In the video game Minecraft, players transform an undeveloped plot of land into an elaborate 3D city, unlike any that could exist in reality (or, sometimes, exactly like one that exists in reality).
But urban planning in Minecraft isn’t limited to gamers. An annual contest challenges programmers to develop AIs that can build cities in the game, too — and insights from the competition could one day help designers plot out cities in the real world.
The Minecraft Competition
The Generative Design in Minecraft Competition (GDMC) tasks programmers with developing an AI that can create a settlement on three Minecraft maps it had never seen before.
The AI should only need about 10 minutes to create each new city, and a team of judges then scores each creation based on four criteria, including the city’s functionality (e.g., could hypothetical residents navigate it?) and its adaptation to the initial environment (e.g., did the AI design roads to curve around mountains, or did it level the terrain and start from scratch?).
The GDMC organizers released the results of the judging on September 18, and a group known as “Troy, Ryan, and Trent” took home first place, beating out the 10 other competitors.
AI in Urban Planning
The entry that won the 2020 GDMC managed to create a city that looks a lot like a settlement a beginner Minecraft player might create, but urban planning in the real-world is far more complicated than in the video game.
City planners must consider countless variables — from how to lay out roads to avoid congestion to where to place parks to maximize residents’ access to green spaces — all while also taking into account budgets, zoning laws, and plans for future growth.
AI can do the “grunt work” of urban planning, freeing designers to focus on the creative.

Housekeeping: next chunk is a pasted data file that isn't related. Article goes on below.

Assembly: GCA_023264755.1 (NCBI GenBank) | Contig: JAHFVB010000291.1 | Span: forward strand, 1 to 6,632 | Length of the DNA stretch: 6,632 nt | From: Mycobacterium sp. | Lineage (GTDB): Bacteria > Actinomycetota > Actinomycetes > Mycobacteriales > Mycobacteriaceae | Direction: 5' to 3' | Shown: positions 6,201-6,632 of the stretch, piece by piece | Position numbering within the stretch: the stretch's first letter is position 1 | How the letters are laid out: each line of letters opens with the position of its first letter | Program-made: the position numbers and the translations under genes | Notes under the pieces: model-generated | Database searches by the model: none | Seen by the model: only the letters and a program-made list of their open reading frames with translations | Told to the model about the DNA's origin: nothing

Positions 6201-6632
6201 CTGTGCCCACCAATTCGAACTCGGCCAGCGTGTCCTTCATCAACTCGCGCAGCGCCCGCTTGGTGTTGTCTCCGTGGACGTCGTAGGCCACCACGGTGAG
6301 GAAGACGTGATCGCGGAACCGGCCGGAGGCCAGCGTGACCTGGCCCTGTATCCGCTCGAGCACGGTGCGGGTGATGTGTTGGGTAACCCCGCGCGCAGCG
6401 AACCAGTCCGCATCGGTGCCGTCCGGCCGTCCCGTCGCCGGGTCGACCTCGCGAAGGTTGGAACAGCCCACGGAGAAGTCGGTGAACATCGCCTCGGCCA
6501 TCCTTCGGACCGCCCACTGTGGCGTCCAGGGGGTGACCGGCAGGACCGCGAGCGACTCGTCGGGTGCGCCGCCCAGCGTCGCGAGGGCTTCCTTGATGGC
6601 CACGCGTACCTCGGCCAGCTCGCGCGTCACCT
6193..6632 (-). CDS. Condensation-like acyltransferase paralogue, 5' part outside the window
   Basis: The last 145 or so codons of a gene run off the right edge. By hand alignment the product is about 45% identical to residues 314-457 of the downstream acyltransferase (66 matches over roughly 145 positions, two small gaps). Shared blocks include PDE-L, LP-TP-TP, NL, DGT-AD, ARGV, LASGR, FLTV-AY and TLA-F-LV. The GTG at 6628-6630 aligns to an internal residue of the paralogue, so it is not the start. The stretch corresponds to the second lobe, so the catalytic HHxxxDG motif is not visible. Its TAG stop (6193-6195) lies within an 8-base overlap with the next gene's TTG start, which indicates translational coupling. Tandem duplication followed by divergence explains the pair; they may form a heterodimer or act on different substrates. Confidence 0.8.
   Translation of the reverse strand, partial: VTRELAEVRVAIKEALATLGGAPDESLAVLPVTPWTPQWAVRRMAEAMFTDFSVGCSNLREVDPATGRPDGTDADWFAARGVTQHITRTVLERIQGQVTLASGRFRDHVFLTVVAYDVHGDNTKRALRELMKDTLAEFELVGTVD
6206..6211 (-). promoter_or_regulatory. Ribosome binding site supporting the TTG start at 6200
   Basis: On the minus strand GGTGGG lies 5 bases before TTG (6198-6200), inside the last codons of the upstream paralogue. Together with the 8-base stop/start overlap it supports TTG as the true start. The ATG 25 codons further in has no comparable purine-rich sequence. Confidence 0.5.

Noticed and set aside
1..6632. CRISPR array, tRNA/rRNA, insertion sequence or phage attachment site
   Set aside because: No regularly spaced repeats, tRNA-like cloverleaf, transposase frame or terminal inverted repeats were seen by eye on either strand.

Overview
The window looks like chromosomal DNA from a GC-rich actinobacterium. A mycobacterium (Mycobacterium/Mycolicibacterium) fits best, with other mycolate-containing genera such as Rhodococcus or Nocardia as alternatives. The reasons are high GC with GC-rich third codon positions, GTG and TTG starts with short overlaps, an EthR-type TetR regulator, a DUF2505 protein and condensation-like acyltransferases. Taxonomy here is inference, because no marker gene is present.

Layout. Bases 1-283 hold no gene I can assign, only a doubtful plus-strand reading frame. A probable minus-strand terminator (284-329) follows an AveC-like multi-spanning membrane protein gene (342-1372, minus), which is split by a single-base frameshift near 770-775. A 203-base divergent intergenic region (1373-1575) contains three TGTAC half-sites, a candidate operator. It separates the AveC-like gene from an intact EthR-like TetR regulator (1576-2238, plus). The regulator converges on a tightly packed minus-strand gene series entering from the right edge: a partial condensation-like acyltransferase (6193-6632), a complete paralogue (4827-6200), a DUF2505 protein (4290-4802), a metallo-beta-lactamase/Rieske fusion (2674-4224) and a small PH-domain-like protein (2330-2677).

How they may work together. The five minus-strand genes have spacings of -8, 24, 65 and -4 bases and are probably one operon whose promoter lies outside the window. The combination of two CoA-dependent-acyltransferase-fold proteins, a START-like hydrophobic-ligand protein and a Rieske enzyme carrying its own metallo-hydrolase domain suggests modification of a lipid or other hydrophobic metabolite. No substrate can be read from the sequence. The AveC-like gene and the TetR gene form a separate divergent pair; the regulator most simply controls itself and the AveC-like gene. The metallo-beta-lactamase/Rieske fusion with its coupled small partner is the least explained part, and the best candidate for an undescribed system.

AI is nowhere near ready to tackle the complicated task of designing an actual city from scratch on its own, but it can assist city planners, particularly when it comes to the quantitative aspects of urban planning.
An AI-powered platform created by Norwegian company Spacemaker, for example, can produce design options for city planners based on parameters they input, such as local building codes and zoning restrictions. Essentially, it does the computational “grunt work” necessary to ensure a design is feasible, freeing a designer to focus on the creative aspects.
Data analysis is another area where AI can assist with urban planning — algorithms can be trained to look for patterns in the available research on anything from improving traffic flow in a city to sustainable architecture. They can then provide an urban planner with insights that could help them design a better city.
Ultimately, competitions like GDMC can help identify even more ways for AI to assist in urban planning, Claus Aranha, an associate professor at the University of Tsukuba who advised three of this year’s entrants, told MIT Technology Review — perhaps one day leading the creation of systems that will be able to design cities for the real world and not just a virtual one.
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